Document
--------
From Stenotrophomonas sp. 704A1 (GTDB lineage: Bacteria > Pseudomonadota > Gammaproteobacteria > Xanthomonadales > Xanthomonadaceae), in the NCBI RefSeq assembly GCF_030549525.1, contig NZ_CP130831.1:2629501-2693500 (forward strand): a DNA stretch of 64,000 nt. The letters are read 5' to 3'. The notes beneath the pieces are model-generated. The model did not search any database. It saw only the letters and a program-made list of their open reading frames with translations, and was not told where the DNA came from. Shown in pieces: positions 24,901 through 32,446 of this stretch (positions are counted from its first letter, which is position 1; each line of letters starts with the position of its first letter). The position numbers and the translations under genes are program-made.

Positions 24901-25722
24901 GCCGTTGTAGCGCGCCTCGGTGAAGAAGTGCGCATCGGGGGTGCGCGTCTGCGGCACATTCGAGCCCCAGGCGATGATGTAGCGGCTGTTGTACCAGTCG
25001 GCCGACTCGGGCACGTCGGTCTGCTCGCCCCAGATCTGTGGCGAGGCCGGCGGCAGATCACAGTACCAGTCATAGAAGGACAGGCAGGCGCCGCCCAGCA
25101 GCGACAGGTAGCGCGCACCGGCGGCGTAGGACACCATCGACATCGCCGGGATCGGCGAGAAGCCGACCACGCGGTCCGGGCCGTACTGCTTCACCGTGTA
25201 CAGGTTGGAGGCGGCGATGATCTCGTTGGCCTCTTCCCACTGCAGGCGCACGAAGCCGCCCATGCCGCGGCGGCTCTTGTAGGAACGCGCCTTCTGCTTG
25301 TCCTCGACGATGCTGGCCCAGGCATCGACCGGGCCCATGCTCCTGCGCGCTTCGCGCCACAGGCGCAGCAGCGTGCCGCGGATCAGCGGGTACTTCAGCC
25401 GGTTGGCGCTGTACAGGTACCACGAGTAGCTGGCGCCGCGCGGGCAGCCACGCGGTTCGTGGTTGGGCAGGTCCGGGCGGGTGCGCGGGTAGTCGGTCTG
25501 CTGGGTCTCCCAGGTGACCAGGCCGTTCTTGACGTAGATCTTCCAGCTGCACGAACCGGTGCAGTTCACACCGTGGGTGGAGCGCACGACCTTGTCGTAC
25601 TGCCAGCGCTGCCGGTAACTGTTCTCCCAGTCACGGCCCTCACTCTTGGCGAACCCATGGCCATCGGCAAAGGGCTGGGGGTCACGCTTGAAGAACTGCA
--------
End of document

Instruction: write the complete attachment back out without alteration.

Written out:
From Stenotrophomonas sp. 704A1 (GTDB lineage: Bacteria > Pseudomonadota > Gammaproteobacteria > Xanthomonadales > Xanthomonadaceae), in the NCBI RefSeq assembly GCF_030549525.1, contig NZ_CP130831.1:2629501-2693500 (forward strand): a DNA stretch of 64,000 nt. The letters are read 5' to 3'. The notes beneath the pieces are model-generated. The model did not search any database. It saw only the letters and a program-made list of their open reading frames with translations, and was not told where the DNA came from. Shown in pieces: positions 24,901 through 32,446 of this stretch (positions are counted from its first letter, which is position 1; each line of letters starts with the position of its first letter). The position numbers and the translations under genes are program-made.

Positions 24901-25722
24901 GCCGTTGTAGCGCGCCTCGGTGAAGAAGTGCGCATCGGGGGTGCGCGTCTGCGGCACATTCGAGCCCCAGGCGATGATGTAGCGGCTGTTGTACCAGTCG
25001 GCCGACTCGGGCACGTCGGTCTGCTCGCCCCAGATCTGTGGCGAGGCCGGCGGCAGATCACAGTACCAGTCATAGAAGGACAGGCAGGCGCCGCCCAGCA
25101 GCGACAGGTAGCGCGCACCGGCGGCGTAGGACACCATCGACATCGCCGGGATCGGCGAGAAGCCGACCACGCGGTCCGGGCCGTACTGCTTCACCGTGTA
25201 CAGGTTGGAGGCGGCGATGATCTCGTTGGCCTCTTCCCACTGCAGGCGCACGAAGCCGCCCATGCCGCGGCGGCTCTTGTAGGAACGCGCCTTCTGCTTG
25301 TCCTCGACGATGCTGGCCCAGGCATCGACCGGGCCCATGCTCCTGCGCGCTTCGCGCCACAGGCGCAGCAGCGTGCCGCGGATCAGCGGGTACTTCAGCC
25401 GGTTGGCGCTGTACAGGTACCACGAGTAGCTGGCGCCGCGCGGGCAGCCACGCGGTTCGTGGTTGGGCAGGTCCGGGCGGGTGCGCGGGTAGTCGGTCTG
25501 CTGGGTCTCCCAGGTGACCAGGCCGTTCTTGACGTAGATCTTCCAGCTGCACGAACCGGTGCAGTTCACACCGTGGGTGGAGCGCACGACCTTGTCGTAC
25601 TGCCAGCGCTGCCGGTAACTGTTCTCCCAGTCACGGCCCTCACTCTTGGCGAACCCATGGCCATCGGCAAAGGGCTGGGGGTCACGCTTGAAGAACTGCA